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Vancouver’s Olympic Pride House opens

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Volunteers from Qmunity, Vancouver’s lgtb community center, put the finishing touches on the stage area.

The weather wasn’t as cooperative in Vancouver as it was in Whistler. It is, after all, February. Still, there was a decent-sized crowd of about 100 by the time the festivities started.

The duo Sugar Beach kicked things off with its song “Living Out Proud.”

Qmunity executive director Jennifer Breakspear welcomed everyone to Pride House.

Right click here to download an mp3 of some of her comments. (I’m pretty sure she meant to say “Atlanta” rather than “Atlantic City.”)

Two out gay politicians: federal New Democratic Party representative Bill Siksay (l) and city councillor Tim Stevenson.

To hear Tim’s speech, right click here for the mp3.
To hear Bill’s, right click here.

This is Marion Lay, an out lesbian athlete who competed for Canada in the 1964 and 1968 Olympic swim competitions. She won a bronze medal in 1968. Recently, she served on the board of VANOC, the Vancouver Olympic organizing committee.

To hear what Marion had to say, right click here to download an mp3.

Sorry this next picture is blurry. Everything happened rather quickly. This was a very creative and extremely Canadian way to cut the ribbon: two members of the gay hockey league, dressed in Team Canada jerseys, stick-handled their way through the pink streamer.

Now for a look inside. If you’re in Vancouver for the Olympics, you’ll find Pride House – aka Qmunity – at 1170 Bute Street, just off Davie. You can’t see it in this photo, but there’s a big Pride House decal on the glass door.

While Pride House Whistler is located in one of the resort town’s swankier hotels, Pride House Vancouver is situated in Vancouver’s lgtb community center, which, like a lot of chronically under-funded social services, lacks some of PHW’s modern decor. That said, the staff have pulled out the stops to be helpful and welcoming.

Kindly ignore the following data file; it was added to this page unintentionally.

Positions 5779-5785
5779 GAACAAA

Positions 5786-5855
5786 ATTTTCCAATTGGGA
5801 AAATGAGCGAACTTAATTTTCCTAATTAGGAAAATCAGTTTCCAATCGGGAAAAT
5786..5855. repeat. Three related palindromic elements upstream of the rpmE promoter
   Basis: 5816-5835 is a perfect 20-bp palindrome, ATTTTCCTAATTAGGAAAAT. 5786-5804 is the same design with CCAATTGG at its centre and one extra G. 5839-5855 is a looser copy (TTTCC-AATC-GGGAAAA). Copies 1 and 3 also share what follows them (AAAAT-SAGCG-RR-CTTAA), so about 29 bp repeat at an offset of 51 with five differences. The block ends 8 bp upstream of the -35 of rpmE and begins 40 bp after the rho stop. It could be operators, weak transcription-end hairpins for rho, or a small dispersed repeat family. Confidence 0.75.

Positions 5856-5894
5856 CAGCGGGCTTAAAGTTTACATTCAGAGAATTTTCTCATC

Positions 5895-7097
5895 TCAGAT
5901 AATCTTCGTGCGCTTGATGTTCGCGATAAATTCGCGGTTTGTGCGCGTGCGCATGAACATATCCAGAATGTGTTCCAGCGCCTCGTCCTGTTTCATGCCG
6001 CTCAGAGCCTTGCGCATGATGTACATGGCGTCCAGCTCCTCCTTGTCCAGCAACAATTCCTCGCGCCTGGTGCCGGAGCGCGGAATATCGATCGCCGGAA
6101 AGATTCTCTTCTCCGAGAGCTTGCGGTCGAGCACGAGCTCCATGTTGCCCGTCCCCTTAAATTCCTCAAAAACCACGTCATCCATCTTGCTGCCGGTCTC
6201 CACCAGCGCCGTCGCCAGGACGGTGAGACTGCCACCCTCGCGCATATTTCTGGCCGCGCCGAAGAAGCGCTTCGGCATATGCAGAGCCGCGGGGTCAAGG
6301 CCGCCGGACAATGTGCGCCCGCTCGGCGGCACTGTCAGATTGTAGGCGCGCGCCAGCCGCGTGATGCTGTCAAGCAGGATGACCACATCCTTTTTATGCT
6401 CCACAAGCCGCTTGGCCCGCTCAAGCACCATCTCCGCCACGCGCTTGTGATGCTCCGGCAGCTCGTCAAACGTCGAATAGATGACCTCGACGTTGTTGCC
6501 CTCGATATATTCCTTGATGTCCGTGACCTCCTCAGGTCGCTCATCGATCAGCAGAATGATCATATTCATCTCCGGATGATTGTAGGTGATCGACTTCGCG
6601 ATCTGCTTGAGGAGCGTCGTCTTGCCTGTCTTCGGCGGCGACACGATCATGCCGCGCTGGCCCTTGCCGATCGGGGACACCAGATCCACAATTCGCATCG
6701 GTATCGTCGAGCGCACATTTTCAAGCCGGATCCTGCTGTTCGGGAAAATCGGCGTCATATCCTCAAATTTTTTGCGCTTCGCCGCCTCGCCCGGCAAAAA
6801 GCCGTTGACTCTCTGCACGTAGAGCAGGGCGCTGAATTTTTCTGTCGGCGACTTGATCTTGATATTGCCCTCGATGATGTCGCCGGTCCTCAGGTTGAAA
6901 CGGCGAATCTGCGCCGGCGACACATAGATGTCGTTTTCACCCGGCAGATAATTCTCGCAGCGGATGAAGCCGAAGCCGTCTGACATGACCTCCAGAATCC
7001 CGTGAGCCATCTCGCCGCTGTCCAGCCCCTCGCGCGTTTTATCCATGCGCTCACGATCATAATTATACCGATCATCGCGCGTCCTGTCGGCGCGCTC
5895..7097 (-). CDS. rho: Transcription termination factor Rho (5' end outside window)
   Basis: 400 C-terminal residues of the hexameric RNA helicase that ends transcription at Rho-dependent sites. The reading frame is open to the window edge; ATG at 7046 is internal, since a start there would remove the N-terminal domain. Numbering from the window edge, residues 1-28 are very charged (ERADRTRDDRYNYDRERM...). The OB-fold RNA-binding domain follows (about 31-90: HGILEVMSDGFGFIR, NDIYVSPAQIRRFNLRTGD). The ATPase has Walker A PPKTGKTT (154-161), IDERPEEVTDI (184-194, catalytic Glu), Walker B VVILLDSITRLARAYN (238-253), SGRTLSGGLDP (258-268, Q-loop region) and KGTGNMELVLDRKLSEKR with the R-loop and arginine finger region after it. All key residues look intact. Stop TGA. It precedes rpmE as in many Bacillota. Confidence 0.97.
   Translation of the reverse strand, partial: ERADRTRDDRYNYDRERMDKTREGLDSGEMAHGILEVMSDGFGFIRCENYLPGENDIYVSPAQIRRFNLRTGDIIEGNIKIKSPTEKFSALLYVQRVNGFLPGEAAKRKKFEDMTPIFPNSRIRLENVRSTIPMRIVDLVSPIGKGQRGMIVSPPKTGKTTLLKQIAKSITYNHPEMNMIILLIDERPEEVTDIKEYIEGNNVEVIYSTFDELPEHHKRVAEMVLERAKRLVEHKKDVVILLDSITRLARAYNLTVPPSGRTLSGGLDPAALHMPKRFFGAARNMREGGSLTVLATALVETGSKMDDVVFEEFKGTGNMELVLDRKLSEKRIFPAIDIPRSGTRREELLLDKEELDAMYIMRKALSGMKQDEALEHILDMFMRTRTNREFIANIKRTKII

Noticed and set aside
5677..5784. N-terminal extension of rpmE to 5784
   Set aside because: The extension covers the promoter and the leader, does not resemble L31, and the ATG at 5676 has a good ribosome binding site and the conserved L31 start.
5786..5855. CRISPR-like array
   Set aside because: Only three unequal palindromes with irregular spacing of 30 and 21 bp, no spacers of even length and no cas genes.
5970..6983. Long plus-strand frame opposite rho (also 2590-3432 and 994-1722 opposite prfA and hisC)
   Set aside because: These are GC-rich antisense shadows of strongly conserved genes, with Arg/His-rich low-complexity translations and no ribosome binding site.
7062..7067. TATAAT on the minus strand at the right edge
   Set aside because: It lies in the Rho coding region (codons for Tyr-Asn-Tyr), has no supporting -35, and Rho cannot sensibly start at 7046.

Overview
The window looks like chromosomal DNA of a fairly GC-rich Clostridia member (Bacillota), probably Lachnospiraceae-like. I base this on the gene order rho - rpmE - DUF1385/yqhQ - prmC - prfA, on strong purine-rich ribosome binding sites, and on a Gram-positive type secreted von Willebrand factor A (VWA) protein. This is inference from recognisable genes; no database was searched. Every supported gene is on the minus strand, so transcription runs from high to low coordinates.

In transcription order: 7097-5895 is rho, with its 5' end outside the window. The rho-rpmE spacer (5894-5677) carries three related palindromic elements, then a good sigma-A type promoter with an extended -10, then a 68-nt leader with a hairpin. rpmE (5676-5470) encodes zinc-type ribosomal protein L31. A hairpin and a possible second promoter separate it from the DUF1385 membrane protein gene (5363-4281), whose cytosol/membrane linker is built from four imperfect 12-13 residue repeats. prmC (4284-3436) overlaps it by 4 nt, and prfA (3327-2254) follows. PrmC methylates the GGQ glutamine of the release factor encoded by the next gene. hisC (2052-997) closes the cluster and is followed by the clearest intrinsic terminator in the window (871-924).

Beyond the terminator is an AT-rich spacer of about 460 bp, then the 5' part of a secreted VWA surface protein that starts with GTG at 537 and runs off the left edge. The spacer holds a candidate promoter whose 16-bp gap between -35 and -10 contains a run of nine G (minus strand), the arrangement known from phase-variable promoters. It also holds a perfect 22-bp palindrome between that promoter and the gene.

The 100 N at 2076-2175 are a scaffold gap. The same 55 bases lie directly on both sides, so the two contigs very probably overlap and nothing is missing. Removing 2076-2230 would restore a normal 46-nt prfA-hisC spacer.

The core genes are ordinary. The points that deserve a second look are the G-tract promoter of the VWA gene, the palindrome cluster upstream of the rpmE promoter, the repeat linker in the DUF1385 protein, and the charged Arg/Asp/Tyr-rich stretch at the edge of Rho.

This is Qmunity board co-chair Craig Maynard sporting one of their Pride House ambassador shirts.

Barefoot Wine and Bubbly were on hand handing out free bubbly and goodie bags.

“What’s in the bag?” you ask.

Hedy Fry, who represents Vancouver Centre (including the gay village) in the federal parliament, was another guest of honor at the Pride House launch.

To hear her speech, right click here to download the mp3.

Pride House Van also has a little souvenir boutique.

We may all play on the same team, but clearly we won’t all be cheering for the same team. Things could get interesting around here when the anticipated Canada vs. U.S.A. hockey final comes around.

Speaking of the sports, Pride House Vancouver has a TV in the living room where you can hang out and watch the games. If you’d like to buy a meal, order cocktails and watch on the big screen though, you need to go across the road to the Pride House celebration venue, Score on Davie.

Score will be hosting the Pride House opening ceremonies party tomorrow (that would be Friday) at 6. Tickets are already sold out, but I’ll post pictures here.

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Written by heatherkitching

February 12, 2010 at 12:25 AM

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